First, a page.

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Investment in higher education workforce vital to Nevada's future

Anne Milkovich
Anne Milkovich
Opinion
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Public higher education is an important engine for Nevada’s economic growth. Nevada is ripe for attracting large technology firms, enabling us to diversify our economic basis beyond gaming and hospitality. In order to do so, we need to build the ecosystem to attract and retain high-tech firms. 

What do high-tech firms need in their ecosystem? Technology firms need an educated workforce to recruit and retain employees. In addition to amenities such as dining and entertainment, technology employees want to live in an educated society with good schools for their children. An educated workforce is essential for innovation, productivity and competitiveness in the global economy, and it cannot exist without higher education.

Nevada economic diversification and growth is reliant on high-quality higher education to develop new solutions for earth sciences such as wildfire management, earthquake monitoring and solar development; computer sciences such as artificial intelligence and virtual reality; a high-quality health care system; a thriving high-tech ecosystem; and much more. Nevada needs to attract and retain high-quality faculty to teach science and technology and the myriad specialized information systems that run modern health care, manufacturing, mining and entertainment industries, to name a few.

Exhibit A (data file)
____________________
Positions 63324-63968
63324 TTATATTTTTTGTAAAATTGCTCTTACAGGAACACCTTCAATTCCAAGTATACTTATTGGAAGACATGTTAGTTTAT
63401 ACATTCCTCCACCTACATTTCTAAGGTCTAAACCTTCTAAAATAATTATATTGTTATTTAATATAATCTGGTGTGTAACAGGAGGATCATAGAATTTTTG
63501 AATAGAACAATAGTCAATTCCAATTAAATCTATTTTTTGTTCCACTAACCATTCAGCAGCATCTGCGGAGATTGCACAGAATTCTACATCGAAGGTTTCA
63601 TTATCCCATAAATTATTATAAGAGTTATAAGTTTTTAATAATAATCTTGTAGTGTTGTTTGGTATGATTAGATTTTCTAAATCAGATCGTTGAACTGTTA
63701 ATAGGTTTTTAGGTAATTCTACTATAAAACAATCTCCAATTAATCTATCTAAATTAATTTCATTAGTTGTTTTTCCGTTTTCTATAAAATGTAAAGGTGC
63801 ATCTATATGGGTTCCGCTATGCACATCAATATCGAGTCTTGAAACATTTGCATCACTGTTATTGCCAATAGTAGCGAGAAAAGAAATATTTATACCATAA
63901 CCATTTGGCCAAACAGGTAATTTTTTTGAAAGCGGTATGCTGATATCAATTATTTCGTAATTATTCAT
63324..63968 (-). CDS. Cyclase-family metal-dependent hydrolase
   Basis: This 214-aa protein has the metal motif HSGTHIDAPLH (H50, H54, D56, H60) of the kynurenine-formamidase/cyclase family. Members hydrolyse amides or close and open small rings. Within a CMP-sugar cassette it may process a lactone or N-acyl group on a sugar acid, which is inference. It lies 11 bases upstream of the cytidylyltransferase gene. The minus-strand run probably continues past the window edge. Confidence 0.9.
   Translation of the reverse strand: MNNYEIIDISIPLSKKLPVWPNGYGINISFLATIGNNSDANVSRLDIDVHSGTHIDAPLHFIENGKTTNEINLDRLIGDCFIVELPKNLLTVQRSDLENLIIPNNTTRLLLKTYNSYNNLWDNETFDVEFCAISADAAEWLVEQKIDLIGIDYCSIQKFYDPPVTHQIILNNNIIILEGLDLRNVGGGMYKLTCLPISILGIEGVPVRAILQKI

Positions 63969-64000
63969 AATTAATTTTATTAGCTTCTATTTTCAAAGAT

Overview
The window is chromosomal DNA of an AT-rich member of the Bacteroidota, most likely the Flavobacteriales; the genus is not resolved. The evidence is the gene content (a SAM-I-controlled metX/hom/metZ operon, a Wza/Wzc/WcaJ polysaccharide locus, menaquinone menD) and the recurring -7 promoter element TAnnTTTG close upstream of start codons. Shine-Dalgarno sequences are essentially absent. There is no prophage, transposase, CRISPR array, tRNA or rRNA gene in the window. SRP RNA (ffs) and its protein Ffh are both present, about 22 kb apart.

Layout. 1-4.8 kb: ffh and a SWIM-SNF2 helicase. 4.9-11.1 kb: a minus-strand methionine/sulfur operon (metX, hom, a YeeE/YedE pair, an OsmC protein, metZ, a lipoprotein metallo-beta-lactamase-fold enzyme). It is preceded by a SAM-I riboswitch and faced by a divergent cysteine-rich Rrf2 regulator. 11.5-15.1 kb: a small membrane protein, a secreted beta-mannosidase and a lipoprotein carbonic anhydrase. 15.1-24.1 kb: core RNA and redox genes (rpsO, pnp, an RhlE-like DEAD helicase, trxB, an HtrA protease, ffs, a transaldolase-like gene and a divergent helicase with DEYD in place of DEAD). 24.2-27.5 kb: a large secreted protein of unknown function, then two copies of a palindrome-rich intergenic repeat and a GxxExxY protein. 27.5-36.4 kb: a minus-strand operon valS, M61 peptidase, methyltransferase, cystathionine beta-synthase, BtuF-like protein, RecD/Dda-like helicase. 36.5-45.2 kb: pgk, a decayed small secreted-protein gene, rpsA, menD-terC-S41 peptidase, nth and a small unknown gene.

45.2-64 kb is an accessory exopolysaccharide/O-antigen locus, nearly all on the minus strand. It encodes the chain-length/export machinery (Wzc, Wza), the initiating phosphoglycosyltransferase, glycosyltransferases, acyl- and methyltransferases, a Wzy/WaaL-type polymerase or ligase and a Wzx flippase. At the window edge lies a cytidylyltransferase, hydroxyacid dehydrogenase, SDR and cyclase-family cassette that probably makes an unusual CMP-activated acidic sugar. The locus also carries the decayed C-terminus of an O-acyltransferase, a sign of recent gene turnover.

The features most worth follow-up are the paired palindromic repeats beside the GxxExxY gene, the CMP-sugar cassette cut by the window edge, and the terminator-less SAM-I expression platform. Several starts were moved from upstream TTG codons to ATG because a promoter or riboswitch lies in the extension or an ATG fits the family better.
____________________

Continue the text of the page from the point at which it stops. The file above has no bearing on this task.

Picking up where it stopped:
According to Education Pays 2013, investment in public higher education leads to increased economic growth, job creation and tax revenues. In addition, research conducted at public universities often leads to significant technological advancements and discoveries, which can drive economic growth and improve our quality of life.

In addition to the economic and societal benefits, public higher education is a vital tool for individual success. For many low-income students, access to public universities and colleges is their best chance of achieving upward social and economic mobility. With access to high-quality education, students are equipped with the skills, knowledge and networks necessary to secure well-paying jobs, start businesses and contribute to the economy. Moreover, investing in public higher education has the potential to close the achievement gap and reduce inequality.

Public higher education is a wise investment for our state government. A well-educated population is less likely to rely on government assistance programs and is more likely to invest more, spend more and pay higher taxes. Additionally, public universities and colleges stimulate economic growth through research, grants and public-private partnerships.

The state of public higher education in Nevada is concerning, but there are hopeful signs. Historic lack of funding has resulted in reduced academic programs and increased tuition fees. The Legislature appears poised to invest in public higher education, as demonstrated by recent bills approved in support of salary increases for faculty and administrative staff: Assembly Bill 268 and Senate Bill 440. One-time funding for new initiatives in support of higher education are also in the governor’s budget. 

If the state does not support and invest in higher education in general, we cannot achieve the vision of diversification and a thriving economy. We must recognize the importance of our public universities and colleges and the significant benefits they provide to the state economy and citizenry. 

The future of Nevada depends on it.

Anne Milkovich represents the Society for Information Management, Las Vegas. Others who contributed to this opinion include Snehal Bhakta, Karen Ahern, James Rupe, Joshua Leavitt and Kevin Milliken.

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